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Why a Discontinued Sonos Speaker Is Still in Absurdly High Demand

For owners of the much-beloved Sonos Play:5 (Gen 2), upgrading to stereo sound is an expensive hassle.

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The Play:5 — specifically the 2015-released "Gen-2" model — is one of the most beloved Sonos speakers of all time. For years, it was the company's biggest and best-sounding standalone speaker (and the only one with a line-in connection to hook up a turntable). The problem is that, today, it's really difficult to buy.

There's a very sensible reason Sonos doesn't make the Play:5 (Gen 2) anymore. Instead, it makes a version that looks and sounds virtually identical, and goes for the same $500 price, the Five. So what's the problem? Nothing for new buyers. But it's a bit of a headache for anyone, like me, who owns a Play:5 (Gen 2) and wants to turn it into a larger system by making a stereo pair.

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Sonos Five
Sonos sonos.com

Sonos says the upgraded internals of the Five are more future-proof, but that's at the cost of being past-compatible: The Play:5 (Gen 2) and the Five can't be stereo paired together. And, sorry to be the bearer of bad news, but there's just no way around it.

This wouldn't be such an issue if the Play:5 (Gen 2) speaker was easy to find and buy. But it isn't. At all. A dwindling supply plus a growing demand for completing stereo pairs means these speakers are very much and even increasingly in demand. After all, until their resale price exceeds $1,000, it's still cheaper to buy one at a markup to complete your stereo pair than it is to buy two new Fives.

There is one silver lining: The difficulty of buying a new Play:5 (Gen 2) prevents you from doubling down your investment on aging hardware. Though speakers are typically timeless (vintage units still sound incredible), the digital guts in Sonos speakers means that, eventually, they are all but certainly going to be left behind by new software. That's a price you're paying for convenience. And while getting rid of your Play:5 now is a headache, it may put the pain of obsolescence a little further off into the future.

Meanwhile, if you have a Play:5 (Gen 2) speaker and you really want a true stereo sound, you have a few options — but none of them are super ideal.

The Play:5 (Gen 2) and the Five next to each other.
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Look out for a refurbished Play:5 (Gen 2) from Sonos.

Sonos doesn't sell new Play:5 speakers anymore, but it does occasionally sell refurbished models from the "Certified Refurbished" section of its website, which normally go for $399. The problem is that they're very rare. At the time of writing, the Play:5 (Gen 2) is the only new-ish Sonos speaker that you can't buy a refurbished model of. You buy refurbished models of the Play:1, One, One SL, Arc, Beam, Playbar and Sub — but not the Play:5. And when Sonos does make refurbished models of the Play:5 (Gen 2) available, which is almost exclusively during the holidays, they sell out fast. Like, almost instantly.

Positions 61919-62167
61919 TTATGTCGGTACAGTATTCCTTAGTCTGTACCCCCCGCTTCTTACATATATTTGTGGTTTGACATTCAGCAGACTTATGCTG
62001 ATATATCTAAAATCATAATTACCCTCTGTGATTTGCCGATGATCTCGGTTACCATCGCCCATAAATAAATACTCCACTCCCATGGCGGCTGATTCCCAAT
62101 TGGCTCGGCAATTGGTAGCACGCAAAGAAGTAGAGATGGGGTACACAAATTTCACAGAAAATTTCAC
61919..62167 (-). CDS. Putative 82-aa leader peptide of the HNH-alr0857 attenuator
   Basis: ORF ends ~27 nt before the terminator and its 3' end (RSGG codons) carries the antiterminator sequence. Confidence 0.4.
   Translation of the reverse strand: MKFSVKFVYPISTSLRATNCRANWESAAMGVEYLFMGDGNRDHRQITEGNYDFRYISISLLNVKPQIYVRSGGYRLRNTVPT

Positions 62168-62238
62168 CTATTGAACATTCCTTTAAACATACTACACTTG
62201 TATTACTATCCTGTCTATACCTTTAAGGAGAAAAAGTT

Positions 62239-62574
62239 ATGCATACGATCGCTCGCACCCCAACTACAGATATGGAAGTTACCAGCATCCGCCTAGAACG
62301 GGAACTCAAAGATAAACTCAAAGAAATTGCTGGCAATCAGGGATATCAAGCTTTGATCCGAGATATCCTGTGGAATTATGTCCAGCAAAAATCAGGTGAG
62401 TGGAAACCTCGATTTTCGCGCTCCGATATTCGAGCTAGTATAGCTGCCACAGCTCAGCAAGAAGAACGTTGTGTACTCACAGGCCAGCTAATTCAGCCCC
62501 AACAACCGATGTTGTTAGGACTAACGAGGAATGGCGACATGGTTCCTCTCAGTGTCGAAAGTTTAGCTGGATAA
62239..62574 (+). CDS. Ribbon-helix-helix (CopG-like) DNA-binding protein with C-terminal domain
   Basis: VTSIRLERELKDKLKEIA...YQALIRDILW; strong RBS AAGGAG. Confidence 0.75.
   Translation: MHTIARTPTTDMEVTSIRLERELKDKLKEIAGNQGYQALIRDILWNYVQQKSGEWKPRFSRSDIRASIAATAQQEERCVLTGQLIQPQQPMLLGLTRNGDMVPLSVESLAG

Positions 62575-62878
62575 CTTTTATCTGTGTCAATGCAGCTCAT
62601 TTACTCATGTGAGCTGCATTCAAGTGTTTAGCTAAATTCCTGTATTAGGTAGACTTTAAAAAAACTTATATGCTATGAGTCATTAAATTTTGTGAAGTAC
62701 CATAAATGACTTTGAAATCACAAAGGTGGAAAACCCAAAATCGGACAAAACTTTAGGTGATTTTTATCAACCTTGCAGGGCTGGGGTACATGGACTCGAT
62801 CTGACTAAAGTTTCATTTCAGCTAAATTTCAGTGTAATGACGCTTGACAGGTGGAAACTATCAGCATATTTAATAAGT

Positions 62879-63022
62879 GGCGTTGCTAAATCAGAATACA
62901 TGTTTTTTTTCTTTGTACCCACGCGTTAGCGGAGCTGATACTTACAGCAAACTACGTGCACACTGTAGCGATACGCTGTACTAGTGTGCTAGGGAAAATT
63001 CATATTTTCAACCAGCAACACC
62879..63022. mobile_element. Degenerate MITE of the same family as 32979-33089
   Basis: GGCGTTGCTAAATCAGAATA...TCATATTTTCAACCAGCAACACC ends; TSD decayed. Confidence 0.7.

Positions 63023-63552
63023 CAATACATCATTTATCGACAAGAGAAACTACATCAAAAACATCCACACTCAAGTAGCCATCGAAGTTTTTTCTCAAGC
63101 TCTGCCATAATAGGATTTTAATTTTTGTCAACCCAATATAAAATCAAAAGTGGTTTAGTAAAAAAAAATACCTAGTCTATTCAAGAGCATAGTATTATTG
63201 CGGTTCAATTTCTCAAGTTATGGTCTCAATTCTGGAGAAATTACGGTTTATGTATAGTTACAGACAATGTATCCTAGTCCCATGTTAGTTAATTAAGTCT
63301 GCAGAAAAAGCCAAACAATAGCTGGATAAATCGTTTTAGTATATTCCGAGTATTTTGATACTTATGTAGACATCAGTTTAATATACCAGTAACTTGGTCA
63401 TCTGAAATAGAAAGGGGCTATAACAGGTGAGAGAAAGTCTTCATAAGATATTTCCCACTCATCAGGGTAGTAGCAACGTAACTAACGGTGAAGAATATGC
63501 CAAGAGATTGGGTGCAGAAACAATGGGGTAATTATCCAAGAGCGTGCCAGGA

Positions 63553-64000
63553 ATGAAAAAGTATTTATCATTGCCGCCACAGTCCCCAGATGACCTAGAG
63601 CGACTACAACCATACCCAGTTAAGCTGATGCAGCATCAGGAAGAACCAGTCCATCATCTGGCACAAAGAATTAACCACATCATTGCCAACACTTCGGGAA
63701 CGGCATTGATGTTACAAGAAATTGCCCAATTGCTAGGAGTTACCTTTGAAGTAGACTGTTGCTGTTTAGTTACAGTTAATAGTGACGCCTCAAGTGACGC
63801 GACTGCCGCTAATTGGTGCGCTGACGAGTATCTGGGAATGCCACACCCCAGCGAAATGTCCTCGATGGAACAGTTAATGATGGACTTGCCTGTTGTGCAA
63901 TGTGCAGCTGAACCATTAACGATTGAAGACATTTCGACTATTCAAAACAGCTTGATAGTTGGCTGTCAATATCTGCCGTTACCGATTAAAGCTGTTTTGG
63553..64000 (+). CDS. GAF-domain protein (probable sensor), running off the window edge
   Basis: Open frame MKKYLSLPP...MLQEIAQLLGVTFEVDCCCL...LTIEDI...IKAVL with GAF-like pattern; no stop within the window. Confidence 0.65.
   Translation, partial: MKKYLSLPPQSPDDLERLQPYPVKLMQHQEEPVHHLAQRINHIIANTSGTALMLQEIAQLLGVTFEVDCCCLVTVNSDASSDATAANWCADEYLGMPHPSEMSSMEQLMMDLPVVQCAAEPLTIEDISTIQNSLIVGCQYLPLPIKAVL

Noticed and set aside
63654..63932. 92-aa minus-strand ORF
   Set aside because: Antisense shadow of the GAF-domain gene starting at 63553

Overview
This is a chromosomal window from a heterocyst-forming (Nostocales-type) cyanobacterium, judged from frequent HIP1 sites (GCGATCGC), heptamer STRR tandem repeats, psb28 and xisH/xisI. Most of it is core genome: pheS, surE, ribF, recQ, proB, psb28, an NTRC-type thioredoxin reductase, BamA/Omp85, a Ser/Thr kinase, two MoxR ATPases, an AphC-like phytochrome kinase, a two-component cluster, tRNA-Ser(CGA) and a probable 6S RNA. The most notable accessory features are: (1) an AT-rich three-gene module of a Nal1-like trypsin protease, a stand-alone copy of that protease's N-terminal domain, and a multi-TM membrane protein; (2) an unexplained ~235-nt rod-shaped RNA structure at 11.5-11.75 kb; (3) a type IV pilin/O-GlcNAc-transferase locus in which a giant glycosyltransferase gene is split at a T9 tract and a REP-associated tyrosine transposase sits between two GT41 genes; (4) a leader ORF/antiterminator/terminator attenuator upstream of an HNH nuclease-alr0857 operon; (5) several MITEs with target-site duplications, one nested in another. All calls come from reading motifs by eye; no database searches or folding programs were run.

Best Buy also occasionally sells refurbished Play:5 speakers but I can't remember the last time they were available. (I've been looking for months.)

Buy a wicked expensive Play:5 (Gen 2) from Amazon.

If you go on Amazon, you can buy a new Play:5 (Gen 2) speaker — but it's so expensive that it's hardly justifiable. At the time of writing this, Amazon is currently selling them for $690 a pop, and that's down from a peak price of $750 earlier this year. It's an extremely hard sell considering that you can buy a Five, a newer version of that speaker, for several hundred bucks less. Or two Fives that you can actually pair for just a few hundred bucks more.

Buy a preowned Play:5 (Gen 2) from eBay.

The "best deal" you can get on a used Play:5 (Gen 2) speaker is if you were to buy one on eBay or from some other third-party seller. You can sometimes find them on eBay for less than $300. The problem that they aren't certified refurbished by Sonos or Buy Buy's Geek Squad, so you're wading into unknown territory. Most third-party sellers have pretty good return policies, but you're going to have to watch your step and be prepared for the possibility of an adventure if you take this route.

Bite the bullet and buy two new Fives.

Even if you don't want to buy on eBay, you can try to get rid of your own used Play:5 (2nd Gen) by selling it on eBay, Craigslist, or elsewhere, and use that money to fund the purchase of a new pair of current-gen Fives.

You can't trade in your Play:5 (Gen 2) speaker to Sonos which got rid of its controversial trade in program in 2020 and replaced it with an Upgrade Program. Instead, you can get a discount of up to 15 percent on new speakers if you provide proof of purchase for older ones. If you qualify for 15 percent discounts on both speakers (which you need to have two older Sonos speakers to be able to do), you're going to get $150 off ($75 off each), bringing your total to around $850.

Maybe, just maybe, if you get lucky with your own Play:5 resale, you can come out having spent nothing more than a chunk of your time.

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